The Bears like Bullard’s steady play and his ability to play anywhere on the defensive line, and while Robertson-Harris could be in a position to start over him, he should play plenty this year. 

That leaves, likely, two open spots down the depth chart for the remaining three defensive linemen here (Jenkins, Nichols, Williams). Nichols has two sacks and three hurries, not that the fifth-round pick was ever really on a roster bubble, but that production has confirmed some of the things the Bears saw in him coming out of Delaware. Jenkins has played all over the place but would be a natural replacement for Eddie Goldman should something happen to the fourth-year nose tackle. That leaves Williams as, likely, the odd man out here if the Bears choose to keep six defensive linemen.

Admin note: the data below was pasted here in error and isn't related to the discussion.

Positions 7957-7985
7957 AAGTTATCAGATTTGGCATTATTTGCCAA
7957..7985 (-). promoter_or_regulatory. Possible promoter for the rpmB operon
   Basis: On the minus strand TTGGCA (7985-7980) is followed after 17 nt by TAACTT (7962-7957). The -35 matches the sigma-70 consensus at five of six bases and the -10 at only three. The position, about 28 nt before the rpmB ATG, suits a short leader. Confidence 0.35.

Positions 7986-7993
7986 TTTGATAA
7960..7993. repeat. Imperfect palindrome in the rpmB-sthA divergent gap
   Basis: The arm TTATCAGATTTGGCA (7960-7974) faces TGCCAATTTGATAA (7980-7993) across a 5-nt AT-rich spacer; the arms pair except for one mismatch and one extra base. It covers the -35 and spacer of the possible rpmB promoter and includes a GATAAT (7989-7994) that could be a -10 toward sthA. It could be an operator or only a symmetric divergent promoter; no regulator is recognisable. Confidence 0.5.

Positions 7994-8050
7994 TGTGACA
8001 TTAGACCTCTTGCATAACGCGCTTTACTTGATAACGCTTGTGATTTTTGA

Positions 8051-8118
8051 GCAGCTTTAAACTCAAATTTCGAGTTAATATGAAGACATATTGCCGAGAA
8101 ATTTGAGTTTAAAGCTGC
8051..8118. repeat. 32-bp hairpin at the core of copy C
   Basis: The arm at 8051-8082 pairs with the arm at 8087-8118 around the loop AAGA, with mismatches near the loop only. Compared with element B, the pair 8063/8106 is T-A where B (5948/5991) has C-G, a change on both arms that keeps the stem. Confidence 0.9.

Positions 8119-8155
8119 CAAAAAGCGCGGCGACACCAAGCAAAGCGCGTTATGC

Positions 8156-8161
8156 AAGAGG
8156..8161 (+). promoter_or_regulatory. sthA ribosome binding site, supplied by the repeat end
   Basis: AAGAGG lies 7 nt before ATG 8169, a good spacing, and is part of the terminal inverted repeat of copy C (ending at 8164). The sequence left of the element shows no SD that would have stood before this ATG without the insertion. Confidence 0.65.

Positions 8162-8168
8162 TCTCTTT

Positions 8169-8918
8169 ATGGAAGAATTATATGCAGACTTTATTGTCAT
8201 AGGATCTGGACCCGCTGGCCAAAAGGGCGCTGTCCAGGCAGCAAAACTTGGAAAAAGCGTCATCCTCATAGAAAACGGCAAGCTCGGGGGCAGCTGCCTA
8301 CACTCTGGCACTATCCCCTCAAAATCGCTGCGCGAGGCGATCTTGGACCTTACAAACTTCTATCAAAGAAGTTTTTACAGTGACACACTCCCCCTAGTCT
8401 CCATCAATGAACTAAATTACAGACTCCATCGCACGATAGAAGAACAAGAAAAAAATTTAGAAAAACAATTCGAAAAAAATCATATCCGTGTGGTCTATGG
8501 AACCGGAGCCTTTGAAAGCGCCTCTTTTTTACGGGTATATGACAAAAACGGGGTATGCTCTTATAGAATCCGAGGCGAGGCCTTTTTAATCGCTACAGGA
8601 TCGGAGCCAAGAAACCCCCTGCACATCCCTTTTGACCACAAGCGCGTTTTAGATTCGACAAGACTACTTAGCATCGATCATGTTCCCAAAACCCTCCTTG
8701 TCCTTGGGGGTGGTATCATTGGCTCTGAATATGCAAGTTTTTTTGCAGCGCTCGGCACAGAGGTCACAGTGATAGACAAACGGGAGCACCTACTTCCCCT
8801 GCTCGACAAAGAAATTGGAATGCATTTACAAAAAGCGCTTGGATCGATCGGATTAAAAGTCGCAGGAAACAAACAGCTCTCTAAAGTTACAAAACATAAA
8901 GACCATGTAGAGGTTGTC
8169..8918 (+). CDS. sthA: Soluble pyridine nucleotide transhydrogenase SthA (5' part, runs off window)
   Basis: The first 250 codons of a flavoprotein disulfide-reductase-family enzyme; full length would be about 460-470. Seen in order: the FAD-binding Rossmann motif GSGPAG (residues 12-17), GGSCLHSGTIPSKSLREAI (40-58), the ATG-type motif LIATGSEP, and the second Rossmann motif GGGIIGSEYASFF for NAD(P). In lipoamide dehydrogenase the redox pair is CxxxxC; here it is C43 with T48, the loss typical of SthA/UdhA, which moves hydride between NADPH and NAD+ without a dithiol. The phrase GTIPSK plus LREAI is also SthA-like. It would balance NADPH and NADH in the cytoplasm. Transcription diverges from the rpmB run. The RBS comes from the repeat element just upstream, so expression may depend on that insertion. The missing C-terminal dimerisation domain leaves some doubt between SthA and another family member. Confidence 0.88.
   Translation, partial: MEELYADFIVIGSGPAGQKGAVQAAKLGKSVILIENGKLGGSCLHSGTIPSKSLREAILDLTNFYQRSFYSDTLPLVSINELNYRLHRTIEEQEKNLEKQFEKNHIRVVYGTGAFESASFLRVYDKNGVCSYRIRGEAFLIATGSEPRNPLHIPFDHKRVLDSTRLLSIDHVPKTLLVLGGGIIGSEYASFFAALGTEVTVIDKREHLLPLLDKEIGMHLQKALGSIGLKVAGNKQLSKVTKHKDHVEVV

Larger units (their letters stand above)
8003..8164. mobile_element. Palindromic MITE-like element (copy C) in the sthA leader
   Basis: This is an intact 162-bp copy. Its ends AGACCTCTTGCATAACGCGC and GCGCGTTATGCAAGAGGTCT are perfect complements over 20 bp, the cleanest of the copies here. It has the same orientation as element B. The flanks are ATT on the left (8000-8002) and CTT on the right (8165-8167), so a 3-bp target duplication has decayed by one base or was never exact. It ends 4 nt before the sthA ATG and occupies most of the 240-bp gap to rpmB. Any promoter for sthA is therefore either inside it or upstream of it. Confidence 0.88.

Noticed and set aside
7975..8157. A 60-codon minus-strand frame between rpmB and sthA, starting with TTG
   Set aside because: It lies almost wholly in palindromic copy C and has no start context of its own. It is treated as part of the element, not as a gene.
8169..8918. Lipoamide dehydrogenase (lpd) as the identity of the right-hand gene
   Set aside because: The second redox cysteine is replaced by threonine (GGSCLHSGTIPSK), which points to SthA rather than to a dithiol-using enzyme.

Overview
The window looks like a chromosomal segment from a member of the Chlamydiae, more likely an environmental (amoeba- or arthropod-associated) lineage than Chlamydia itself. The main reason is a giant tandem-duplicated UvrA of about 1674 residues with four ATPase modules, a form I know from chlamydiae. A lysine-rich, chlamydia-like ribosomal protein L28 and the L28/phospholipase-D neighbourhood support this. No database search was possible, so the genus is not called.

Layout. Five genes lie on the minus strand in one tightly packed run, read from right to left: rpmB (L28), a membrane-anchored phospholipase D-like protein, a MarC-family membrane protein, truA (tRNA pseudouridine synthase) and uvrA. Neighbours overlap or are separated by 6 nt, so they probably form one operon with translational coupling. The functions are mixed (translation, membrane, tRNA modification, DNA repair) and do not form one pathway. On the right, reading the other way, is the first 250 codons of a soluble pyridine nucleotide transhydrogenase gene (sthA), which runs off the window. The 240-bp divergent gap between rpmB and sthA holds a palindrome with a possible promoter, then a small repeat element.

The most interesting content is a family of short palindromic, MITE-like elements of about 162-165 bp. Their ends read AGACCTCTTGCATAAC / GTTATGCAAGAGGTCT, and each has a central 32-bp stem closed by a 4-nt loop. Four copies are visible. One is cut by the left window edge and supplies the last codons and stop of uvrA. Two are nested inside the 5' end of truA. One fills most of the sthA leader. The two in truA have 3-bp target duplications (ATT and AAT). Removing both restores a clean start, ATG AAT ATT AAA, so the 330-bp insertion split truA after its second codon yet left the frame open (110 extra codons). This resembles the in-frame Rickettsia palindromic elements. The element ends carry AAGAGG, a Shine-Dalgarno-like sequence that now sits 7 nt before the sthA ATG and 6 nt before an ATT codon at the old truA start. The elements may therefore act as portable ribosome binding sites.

4. Cornerback: Marcus Cooper vs. Doran Grant vs. Kevin Toliver II vs. Michael Joseph vs. John Franklin III

As things stand right now, four cornerbacks are locks for the Week 1 roster: Kyle Fuller, Prince Amukamara, Bryce Callahan and Sherrick McManis. LeBlanc is probably on the roster, and had a solid game Saturday despite fielding two punts inside the five-yard line (Nagy wasn’t too worried with that after the game, saying LeBlanc was only returning punts because of lack of bodies to do so). 

So that leaves, realistically, one spot open for five guys. It was worth noting Grant and Toliver were the first two cornerbacks to come in off the bench, and both got some reps against the Broncos’ first-team offense. Rookie wideout Courtland Sutton burned both of them, with Sutton drawing a pass interference foul near the goal line on Grant and then beating Toliver on a quick strike up the seam for a touchdown. 

Toliver, though, led the Bears in snaps played and gave up one yard after the three catches he allowed. Cooper didn’t play, while Joseph did and recorded six tackles.